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Sick man gets 25 years and $500,000 fine for pain killers

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posted on May, 3 2004 @ 01:32 AM
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The good old war on drugs hard at work. This is fricken stupid. When is it going to stop?





Richard V. Paey was sentenced on April 16, 2004 to a mandatory minimum sentance of 25 years and fined $500,000. Paey, in his wheelchair with a morphine pump sewn into his ruined back, will live out-what for him is a death sentence-in a Florida prison for possessing the medicine that he requires to survive.
www.painreliefnetwork.org...




[Edited on 3-5-2004 by baked]




posted on May, 3 2004 @ 01:40 AM
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Of course the man shouldn't have to live his life in pain. But I googled him, and I have a big question. He says he couldn't find a doctor in Florida to treat him. I'd like to know why he couldn't. Is it a case of gross neglect on the part of the medicos in his area? Or was something else going on?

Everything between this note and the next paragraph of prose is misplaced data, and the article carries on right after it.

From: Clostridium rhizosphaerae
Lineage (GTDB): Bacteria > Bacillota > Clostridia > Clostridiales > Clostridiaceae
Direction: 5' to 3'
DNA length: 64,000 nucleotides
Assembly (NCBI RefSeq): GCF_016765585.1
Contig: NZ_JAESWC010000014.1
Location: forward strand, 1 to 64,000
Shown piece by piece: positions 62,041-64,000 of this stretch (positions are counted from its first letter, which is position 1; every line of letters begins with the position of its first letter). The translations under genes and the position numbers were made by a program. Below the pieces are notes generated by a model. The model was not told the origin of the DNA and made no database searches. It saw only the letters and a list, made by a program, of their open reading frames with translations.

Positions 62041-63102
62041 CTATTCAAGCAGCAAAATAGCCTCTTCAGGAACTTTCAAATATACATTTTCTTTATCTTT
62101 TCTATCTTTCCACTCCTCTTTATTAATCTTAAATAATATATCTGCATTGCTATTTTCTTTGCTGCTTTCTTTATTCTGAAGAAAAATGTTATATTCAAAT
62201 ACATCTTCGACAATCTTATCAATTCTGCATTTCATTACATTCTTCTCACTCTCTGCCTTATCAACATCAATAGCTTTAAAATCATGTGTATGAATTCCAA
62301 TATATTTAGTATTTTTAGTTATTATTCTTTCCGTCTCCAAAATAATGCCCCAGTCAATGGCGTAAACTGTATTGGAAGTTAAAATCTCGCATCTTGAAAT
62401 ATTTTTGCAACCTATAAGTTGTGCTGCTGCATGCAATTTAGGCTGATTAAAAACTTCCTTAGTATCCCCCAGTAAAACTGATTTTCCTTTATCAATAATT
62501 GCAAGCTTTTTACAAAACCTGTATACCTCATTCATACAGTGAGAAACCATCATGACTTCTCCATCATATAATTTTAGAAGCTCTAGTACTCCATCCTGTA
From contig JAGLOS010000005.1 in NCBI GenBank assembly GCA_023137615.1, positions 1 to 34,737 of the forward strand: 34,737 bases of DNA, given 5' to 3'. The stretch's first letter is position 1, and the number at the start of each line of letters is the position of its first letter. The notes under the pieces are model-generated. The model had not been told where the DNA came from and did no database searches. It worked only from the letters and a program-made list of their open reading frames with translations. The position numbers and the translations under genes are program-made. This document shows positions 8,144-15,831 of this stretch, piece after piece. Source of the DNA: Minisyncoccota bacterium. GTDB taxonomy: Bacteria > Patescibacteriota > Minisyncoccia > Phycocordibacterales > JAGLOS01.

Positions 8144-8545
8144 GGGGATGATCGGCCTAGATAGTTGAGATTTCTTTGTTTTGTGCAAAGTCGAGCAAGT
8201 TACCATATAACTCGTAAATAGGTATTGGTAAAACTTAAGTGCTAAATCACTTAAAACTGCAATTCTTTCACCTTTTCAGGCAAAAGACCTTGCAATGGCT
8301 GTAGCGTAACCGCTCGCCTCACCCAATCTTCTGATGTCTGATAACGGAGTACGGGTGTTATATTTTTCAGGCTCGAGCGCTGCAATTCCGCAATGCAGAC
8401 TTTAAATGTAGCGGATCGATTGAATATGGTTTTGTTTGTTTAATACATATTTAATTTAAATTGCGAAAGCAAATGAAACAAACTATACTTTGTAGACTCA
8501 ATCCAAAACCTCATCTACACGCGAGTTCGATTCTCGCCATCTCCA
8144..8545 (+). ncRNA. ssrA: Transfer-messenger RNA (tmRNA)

posted on May, 3 2004 @ 01:45 AM
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I can't believe that the college student that killed her newborn got 1 year(probably only serve a few months) and this guy gets min mandatory of 25(and will serve almost all of it). Makes no sense to me.



posted on May, 3 2004 @ 12:08 PM
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Originally posted by Narnia
I can't believe that the college student that killed her newborn got 1 year(probably only serve a few months) and this guy gets min mandatory of 25(and will serve almost all of it). Makes no sense to me.